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Reliable source says no chance Apple will ax Mac Pro

post #1 of 97
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One well-connected insider has given Mac users hope that Apple will release a new Mac Pro with a comment that there is no chance Apple will discontinue the line.

Jim Dalrymple of The Loop made the remarks on Wednesday during his "Amplified" podcast with Dan Benjamin, as noted by Marco Arment. Dalrymple has a proven track record with Apple predictions.

When asked by Benjamin if there is "any chance" that Apple will get rid of the Mac Pro, Dalrymple simply replied, "No." After a few seconds of silence, Benjamin followed up by asking "You're really confident in that? You feel good about that?"

Dalrymple responded by laughing. "Good, that's what I want to hear," Benjamin said before moving on.

Arment compared the exchange to a blog post by Dalrymple from February that succinctly confirmed a rumor of a March 7 iPad launch with the word "Yep." That report turned out to be accurate, as Apple did in fact hold its 2012 iPad launch on March 7.

Some sources have suggested that Apple may have been questioning the long-term viability of the Mac Pro, which was last updated in July 2010. For its part, the company has remained characteristically silent on the matter.

AppleInsider contacted Apple last week for comment on the status of the Mac Pro, but it did not hear back from the company.

Mac Pro


Mac Pro petition

Dalrymple's confidence in the continued existence of Apple's Mac workstation comes as a Facebook petition calling for Apple to inform customers about the fate of the Mac Pro has been attracting attention. As of late Wednesday, the page had garnered more than 14,000 "likes" since the page was created in early May.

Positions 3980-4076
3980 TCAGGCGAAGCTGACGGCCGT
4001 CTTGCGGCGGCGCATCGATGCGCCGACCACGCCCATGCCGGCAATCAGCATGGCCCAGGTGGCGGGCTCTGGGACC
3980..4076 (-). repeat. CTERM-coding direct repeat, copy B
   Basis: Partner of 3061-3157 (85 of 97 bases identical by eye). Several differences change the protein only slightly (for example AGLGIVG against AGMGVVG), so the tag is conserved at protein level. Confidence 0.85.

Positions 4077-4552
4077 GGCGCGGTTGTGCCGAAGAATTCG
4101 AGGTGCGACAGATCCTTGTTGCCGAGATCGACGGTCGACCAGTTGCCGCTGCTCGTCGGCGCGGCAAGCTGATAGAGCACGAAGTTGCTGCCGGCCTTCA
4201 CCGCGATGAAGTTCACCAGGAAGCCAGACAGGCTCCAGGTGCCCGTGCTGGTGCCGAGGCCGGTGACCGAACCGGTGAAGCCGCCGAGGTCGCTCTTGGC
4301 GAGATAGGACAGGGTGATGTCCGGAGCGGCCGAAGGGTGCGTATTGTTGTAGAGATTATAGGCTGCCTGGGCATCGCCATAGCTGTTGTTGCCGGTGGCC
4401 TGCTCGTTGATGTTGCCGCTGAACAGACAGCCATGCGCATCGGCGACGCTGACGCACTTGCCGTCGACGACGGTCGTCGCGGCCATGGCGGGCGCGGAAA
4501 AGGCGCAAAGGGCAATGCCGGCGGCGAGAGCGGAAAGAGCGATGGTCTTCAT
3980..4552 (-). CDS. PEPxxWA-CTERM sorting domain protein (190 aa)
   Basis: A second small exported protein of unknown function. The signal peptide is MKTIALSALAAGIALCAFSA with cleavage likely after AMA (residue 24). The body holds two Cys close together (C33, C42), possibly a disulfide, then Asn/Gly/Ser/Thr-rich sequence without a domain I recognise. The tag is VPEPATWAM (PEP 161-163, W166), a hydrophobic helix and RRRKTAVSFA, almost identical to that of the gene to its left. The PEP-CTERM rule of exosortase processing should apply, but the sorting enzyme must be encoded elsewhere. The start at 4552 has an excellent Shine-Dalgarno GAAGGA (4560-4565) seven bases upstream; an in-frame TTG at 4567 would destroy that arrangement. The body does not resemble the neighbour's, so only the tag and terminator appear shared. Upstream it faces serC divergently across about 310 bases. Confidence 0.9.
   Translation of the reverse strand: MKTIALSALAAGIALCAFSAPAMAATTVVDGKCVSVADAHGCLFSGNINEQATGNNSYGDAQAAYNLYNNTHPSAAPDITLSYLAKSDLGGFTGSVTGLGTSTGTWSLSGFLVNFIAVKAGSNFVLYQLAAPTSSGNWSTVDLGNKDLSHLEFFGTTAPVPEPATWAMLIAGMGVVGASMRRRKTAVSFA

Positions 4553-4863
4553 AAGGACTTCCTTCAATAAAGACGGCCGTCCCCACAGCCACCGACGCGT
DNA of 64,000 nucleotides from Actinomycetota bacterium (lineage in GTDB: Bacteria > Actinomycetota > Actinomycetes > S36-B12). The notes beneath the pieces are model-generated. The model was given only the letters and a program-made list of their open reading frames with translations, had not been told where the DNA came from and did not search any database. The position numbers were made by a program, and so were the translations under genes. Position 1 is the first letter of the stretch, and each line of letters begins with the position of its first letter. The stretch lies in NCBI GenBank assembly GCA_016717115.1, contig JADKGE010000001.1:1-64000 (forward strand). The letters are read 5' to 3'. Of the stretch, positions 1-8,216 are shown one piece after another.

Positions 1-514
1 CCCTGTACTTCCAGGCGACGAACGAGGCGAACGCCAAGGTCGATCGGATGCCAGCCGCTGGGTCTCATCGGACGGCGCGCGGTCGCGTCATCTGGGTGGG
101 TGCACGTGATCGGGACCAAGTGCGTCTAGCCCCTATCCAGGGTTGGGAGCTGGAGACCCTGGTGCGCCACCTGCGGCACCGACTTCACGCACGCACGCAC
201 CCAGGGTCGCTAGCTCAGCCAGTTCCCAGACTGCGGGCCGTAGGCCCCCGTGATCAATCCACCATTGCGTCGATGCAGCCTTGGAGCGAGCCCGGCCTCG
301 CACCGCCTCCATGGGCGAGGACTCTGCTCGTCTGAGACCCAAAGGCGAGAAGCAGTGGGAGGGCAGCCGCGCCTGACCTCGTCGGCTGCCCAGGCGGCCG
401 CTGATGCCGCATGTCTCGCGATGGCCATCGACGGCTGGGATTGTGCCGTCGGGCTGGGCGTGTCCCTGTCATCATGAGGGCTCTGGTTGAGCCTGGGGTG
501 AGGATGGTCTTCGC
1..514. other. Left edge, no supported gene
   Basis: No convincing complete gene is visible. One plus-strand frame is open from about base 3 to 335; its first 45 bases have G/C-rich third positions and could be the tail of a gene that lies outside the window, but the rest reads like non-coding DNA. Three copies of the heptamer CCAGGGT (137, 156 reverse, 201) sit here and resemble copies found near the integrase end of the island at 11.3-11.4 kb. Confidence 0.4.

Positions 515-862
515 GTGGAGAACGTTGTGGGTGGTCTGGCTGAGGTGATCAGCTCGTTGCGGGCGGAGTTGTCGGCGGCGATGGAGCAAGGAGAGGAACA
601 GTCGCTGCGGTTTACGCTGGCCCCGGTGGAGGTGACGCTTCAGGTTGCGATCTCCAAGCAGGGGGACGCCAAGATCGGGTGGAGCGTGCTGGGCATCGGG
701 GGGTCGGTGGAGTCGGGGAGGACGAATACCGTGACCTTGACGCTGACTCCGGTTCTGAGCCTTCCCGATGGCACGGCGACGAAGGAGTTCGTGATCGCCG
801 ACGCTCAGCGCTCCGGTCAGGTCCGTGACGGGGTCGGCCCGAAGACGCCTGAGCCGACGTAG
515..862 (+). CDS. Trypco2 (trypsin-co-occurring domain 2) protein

AppleInsider spoke with the page's creator, professional video editor Lou Borella, earlier this week. Though Borella admitted that he is hoping for a new Mac Pro with upgraded specifications, he said that the only thing he's asking for from Apple is an indication whether he and others should continue waiting for a new machine or make other plans.

"All they (Apple) have to do is say four words: 'Pro users, stay tuned,'" he said. "That's all they would have to say and the the 13,000+ people that are on the site right now would breathe a sigh of relief knowing that Apple still sees us, they're still committed...Everybody's patience meter which has gone all the way completely to frustrated would just automatically be reset back to zero."

Borella noted that Apple customers commonly experience "angst" when buying a product because "they're scared to death that they bought it too late in the life cycle" and Apple will release a new version the next week.

"No one's going to buy [the current Mac Pro] as it sits now for fear that next week Apple's going to say, 'Here's the new one,'" he added.

One AppleInsider reader did, however, report earlier this spring that he had in fact ordered a custom Mac Pro. The machine had seen repeated delays and had yet to ship as of April.

Interestingly enough, Borella's petition may be an example of the customer interaction Apple inspires that prompted Apple CEO Tim Cook to leave Compaq and join the Mac maker in 1998.

Cook said in an interview on Tuesday that he was impressed back then by the fact that Apple customers, unlike those of other PC makers, would get mad at the company but still continue to buy their products. "An Apple customer was a unique breed," he added, noting that customers connect with the company's products on an emotional level.
post #2 of 97

All these pro users that say they have been around for ages should know that Apple isn't going to give them that kind of hint. If you need the computer now, buy it now. If you don't then wait until you do. 

 

But asking Apple to tell you something so you feel better or know to wait is asking for something even consumers ask for and neither group has ever gotten and even under Tim Cook aren't likely to

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post #3 of 97
I'm of the camp that the Mac Pro will not be discoed.

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post #4 of 97